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Tal Farlow, aka “The Octopus”

Tal Farlow, who was nicknamed “The Octopus” because of the size of his hands and their ability to navigate the fretboard, has a surprisingly short bio at AllMusic:

Nearly as famous for his reluctance to play as for his outstanding abilities, guitarist Tal Farlow did not take up the instrument until he was already 21, but within a year was playing professionally and in 1948 was with Marjorie Hyams’ band. While with the Red Norvo Trio (which originally included Charles Mingus) from 1949-1953, Farlow became famous in the jazz world. His huge hands and ability to play rapid yet light lines made him one of the top guitarists of the era. After six months with Artie Shaw’s Gramercy Five in 1953, Farlow put together his own group, which for a time included pianist Eddie Costa. Late in 1958, Farlow settled on the East Coast, became a sign painter, and just played locally. He only made one record as a leader during 1960-1975, but emerged a bit more often during 1976-1984, recording for Concord fairly regularly before largely disappearing again. Profiled in the definitive documentary Talmage Farlow, the guitarist can be heard on his own records for Blue Note (1954), Verve, Prestige (1969), and Concord. He died of cancer July 25, 1998, at age 77. (Continue Reading…)

That’s it. Farlow was  the subject of a movie, however — and the film’s site has a better bio. It starts this way:

Talmage Holt Farlow’s half-century career in jazz embodied the unusual.  Born June 7, 1921 in Greensboro, North Carolina, he was supposed to grow up and become a textile plant worker like his father.  Instead, he spent countless hours tuned-in to remote radio broadcasts of Count Basie, Benny Goodman and Coleman Hawkins. By the late 1940’s, the polite, lanky boy with the massive hands had moved to New York after playing in dance and society bands down South.  Tal’s highly innovative style and unique sense of harmony soon established him as a vital link in the chain begun by Charlie Christian.  His work in the bands of Buddy DeFranco, Artie Shaw, and in the landmark Red Norvo Trio with Charles Mingus eventually landed him on a successful and much-heralded career as a leader. (Continue Reading…)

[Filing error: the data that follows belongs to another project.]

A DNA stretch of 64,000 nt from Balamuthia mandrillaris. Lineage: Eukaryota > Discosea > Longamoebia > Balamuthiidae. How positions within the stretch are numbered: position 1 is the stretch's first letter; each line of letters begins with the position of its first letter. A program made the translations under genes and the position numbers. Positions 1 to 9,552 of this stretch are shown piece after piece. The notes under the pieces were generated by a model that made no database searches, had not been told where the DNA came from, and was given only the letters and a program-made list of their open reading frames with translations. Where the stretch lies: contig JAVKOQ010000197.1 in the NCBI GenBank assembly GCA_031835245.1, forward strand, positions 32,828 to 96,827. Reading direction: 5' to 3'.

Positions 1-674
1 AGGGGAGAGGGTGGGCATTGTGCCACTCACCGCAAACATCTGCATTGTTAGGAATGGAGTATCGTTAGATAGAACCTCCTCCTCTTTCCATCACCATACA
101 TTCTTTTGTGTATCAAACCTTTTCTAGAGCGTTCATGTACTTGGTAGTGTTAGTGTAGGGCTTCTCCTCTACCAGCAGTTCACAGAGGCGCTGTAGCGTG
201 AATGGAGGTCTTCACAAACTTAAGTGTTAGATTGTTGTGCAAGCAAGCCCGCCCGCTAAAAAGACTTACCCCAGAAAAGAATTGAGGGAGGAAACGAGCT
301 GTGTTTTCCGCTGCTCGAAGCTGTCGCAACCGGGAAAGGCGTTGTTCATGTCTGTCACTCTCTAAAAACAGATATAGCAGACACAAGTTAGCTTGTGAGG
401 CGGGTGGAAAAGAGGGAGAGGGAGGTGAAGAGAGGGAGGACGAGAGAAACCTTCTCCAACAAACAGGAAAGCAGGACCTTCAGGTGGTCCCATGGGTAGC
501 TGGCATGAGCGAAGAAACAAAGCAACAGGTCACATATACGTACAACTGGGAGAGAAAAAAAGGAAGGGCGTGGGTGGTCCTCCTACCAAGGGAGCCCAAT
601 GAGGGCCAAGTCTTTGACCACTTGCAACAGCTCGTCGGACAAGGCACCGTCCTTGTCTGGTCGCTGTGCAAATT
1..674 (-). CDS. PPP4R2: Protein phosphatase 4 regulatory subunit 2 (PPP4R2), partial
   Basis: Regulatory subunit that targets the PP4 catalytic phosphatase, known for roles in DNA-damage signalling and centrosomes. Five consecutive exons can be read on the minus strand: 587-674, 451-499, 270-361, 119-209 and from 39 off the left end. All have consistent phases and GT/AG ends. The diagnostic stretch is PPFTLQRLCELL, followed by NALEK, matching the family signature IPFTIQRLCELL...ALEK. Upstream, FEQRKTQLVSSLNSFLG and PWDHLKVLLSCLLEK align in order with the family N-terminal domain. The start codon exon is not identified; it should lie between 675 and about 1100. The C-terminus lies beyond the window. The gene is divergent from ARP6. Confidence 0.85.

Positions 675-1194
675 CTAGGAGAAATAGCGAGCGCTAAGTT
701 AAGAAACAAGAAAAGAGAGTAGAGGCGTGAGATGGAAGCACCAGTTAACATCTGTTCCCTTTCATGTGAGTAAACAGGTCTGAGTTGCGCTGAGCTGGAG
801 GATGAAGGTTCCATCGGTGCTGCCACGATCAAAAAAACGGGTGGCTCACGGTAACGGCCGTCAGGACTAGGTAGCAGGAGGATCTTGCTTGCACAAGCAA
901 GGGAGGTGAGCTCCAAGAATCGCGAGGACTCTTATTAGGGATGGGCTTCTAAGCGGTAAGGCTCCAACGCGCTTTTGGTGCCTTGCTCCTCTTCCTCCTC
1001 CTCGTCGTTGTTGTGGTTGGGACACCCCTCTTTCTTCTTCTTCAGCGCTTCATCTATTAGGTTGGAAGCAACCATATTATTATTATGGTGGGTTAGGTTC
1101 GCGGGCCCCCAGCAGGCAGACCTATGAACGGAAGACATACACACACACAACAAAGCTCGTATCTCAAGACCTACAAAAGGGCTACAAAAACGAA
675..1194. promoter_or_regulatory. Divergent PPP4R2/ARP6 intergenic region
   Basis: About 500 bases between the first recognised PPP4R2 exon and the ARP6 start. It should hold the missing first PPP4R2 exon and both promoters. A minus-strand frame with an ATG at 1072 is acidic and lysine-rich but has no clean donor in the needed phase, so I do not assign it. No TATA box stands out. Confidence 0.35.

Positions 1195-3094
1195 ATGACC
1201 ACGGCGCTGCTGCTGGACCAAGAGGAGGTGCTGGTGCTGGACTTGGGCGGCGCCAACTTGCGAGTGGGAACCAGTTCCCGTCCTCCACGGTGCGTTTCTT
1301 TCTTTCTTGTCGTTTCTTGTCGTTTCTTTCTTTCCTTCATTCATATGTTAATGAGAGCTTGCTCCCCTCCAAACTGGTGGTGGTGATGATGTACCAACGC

The site also has some clips from the movie. The great jazz guitarists of the middle of the century seem all to have been  inspired by Django Reinhardt and Charlie Christian. Farlow semi-retired to Sea Bright, New Jersey, where he was a sign maker. I haven’t been in Sea Bright, but know that it is possible to have a very nice life as a sign maker in those Jersey shore towns. Unless, of course, a hurricane happens by.

In Air Mail Special, above, Herb Ellis (right) and Charlie Byrd flank Tal Farlow. Below, Farlow plays Misty.

Here’s What’s Here

The Daily Music Break explores every genre of music, from hip hop to opera. It's simple: Boundaries are dumb. It's all good. Here is more about the site and here is our index:

--A Tribe Called Quest to The Dick Hyman Trio (In other words, A to H)

--Indigo Girls to Queen Ida (I to Q)

--Radiohead to ZZ Top (R to Z)

Reading Music

The stories of the great bands and musicians are fascinating. Musicians as a group are brilliant, but often troubled. The combination of creativity and drama makes for great reading.

Here are some books to check out.

Duke Ellington brought class, sophistication and style to jazz which, until that point, was proudly unpolished and raucous. His story is profound. The author, Terry Teachout, also wrote "Pops," the acclaimed bio of Louis Armstrong. Click here or on the image.

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What else is there to say? Here is the story behind every song written by The Beatles. Click here or on the image.

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The Grateful Dead don't get enough credit for the profound nature of its lyrics. Many of the band's songs are driven by a deep and literate Americana ("I'm Uncle Sam/That's who I am/Been hidin' out/In a rock and roll band" and "Majordomo Billy Bojangles/Sit down and have a drink with me/What's this about Alabama/Keeps comin' back to me?").

David Dodd's exhaustive study tells the story, song by song. Click here or on the image.

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